Religious leaders and members of faith communities from across Massachusetts rallied at the State House on Tuesday, urging lawmakers to take action on energy reforms that would emphasize clean, renewable power and benefit vulnerable communities.
With the House poised to take up solar power legislation before formal sessions end for the year next week, Massachusetts Interfaith Coalition for Climate Action members called for a move away from fossil fuels.
“We are here today because we know that there are crucial decisions to be made,” said Mariama White-Hammond, a minister in training at Bethel A.M.E. Church in Jamaica Plain. “There are decisions that will impact not just the here and now, but generations to come. And so we are here, in these hallowed halls, because we are ready to start a revolution.”
The coalition, a group formed last month with members of more than 60 religious and spiritual organizations, has identified a series of issues they want to see addressed in upcoming energy legislation.
Members are asking lawmakers to lift caps on solar energy and strengthen incentives for the development of community and low-income solar installations; invest in offshore wind development, with a focus on communities where coal-fired power plants have closed or are closing; ensure that energy efficiency programs reach low- and moderate-income homes and speakers of languages other than English; increase accountability for gas leaks, and reject ratepayer funding for new natural gas pipelines.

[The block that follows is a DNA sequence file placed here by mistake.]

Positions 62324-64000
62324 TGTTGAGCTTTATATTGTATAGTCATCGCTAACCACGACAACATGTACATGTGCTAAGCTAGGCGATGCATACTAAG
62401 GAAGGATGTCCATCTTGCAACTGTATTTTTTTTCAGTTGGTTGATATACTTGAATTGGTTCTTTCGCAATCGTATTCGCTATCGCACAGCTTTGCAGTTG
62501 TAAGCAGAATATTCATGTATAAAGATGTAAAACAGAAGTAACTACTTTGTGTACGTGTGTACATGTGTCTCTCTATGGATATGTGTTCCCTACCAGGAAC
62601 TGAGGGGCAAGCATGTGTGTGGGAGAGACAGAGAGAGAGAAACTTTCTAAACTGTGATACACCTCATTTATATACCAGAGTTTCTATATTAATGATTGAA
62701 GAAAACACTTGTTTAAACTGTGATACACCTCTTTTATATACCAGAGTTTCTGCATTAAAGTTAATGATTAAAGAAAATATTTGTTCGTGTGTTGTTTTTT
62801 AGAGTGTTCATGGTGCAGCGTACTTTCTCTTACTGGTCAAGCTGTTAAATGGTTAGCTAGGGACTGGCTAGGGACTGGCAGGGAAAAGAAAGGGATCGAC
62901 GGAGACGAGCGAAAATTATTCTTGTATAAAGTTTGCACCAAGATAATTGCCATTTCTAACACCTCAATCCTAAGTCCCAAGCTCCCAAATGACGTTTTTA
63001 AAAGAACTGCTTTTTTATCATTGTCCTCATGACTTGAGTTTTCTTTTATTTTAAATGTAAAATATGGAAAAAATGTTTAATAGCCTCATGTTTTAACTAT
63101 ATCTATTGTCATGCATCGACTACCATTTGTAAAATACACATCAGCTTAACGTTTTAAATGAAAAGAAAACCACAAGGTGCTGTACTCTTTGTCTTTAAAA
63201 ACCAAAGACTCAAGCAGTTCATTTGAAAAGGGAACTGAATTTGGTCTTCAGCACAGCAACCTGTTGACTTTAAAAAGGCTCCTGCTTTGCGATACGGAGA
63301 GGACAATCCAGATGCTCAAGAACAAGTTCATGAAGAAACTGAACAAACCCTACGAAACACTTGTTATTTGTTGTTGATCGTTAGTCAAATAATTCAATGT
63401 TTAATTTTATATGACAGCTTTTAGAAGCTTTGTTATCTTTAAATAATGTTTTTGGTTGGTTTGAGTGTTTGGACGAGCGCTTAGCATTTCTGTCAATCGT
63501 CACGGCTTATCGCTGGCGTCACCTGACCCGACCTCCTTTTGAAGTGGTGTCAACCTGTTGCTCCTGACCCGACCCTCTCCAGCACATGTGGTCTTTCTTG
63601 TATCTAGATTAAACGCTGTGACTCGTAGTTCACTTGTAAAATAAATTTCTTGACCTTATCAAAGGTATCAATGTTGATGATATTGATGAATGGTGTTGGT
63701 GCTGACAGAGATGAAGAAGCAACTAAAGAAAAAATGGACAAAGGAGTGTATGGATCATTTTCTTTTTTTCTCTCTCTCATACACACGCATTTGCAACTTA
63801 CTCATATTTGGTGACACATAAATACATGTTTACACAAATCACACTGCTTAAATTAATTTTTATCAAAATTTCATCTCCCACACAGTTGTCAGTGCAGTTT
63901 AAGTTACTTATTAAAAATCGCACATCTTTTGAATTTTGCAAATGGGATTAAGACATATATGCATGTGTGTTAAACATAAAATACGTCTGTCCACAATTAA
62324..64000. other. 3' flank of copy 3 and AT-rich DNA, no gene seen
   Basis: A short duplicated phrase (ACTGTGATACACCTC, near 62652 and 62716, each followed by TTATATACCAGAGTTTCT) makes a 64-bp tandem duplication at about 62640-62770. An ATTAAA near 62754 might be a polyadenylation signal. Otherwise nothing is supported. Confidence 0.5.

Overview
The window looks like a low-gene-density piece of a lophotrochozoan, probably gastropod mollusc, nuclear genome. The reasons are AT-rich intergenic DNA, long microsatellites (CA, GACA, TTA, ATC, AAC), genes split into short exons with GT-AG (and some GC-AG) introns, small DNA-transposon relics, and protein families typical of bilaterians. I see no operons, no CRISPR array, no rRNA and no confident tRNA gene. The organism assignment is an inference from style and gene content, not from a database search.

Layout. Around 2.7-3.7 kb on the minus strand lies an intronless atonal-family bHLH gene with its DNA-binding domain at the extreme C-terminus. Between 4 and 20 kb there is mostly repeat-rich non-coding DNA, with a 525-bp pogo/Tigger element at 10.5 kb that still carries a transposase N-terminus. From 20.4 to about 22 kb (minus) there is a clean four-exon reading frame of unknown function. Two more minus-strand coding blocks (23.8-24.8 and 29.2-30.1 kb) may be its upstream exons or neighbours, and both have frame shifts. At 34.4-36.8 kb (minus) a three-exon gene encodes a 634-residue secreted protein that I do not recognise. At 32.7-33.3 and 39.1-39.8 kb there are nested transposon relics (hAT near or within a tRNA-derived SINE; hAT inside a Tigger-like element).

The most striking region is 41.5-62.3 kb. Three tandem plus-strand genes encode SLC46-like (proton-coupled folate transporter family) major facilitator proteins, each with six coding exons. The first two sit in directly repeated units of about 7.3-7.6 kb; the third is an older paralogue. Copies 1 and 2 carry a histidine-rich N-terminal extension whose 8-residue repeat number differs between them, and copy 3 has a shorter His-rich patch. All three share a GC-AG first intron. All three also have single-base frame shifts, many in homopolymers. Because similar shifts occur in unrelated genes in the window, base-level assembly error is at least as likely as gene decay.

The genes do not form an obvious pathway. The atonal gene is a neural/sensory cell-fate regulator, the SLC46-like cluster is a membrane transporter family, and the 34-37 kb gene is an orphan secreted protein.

State Representative Lori Ehrlich, a Marblehead Democrat who has sponsored bills this session addressing gas leaks and mining, told coalition members they brought an important voice to the debate over energy policy.
“Policy decisions made in this building by virtue of who shows up to advocate so often revolve around other factors, such as cost and feasibility,” Ehrlich said. “Well, those things are important for sure, but what you bring to the table today is important, too: morality.”
The coalition’s call for energy reform comes as legislators are looking to update laws and diversify the state’s energy mix to reduce carbon emissions, control costs, and fulfill the demand for power.
Governor Charlie Baker has sponsored bills that would authorize long-term contracts for hydroelectric power and lift the cap on solar net metering, which determines how many megawatts of commercial and public-sector solar energy can be sold back to the grid at retail rates.
A comprehensive climate change adaptation bill passed by the Senate also includes a move to lift the net metering cap.
Speaker Robert DeLeo has said a net metering bill could emerge from the House before the Legislature breaks for winter recess on Nov. 18.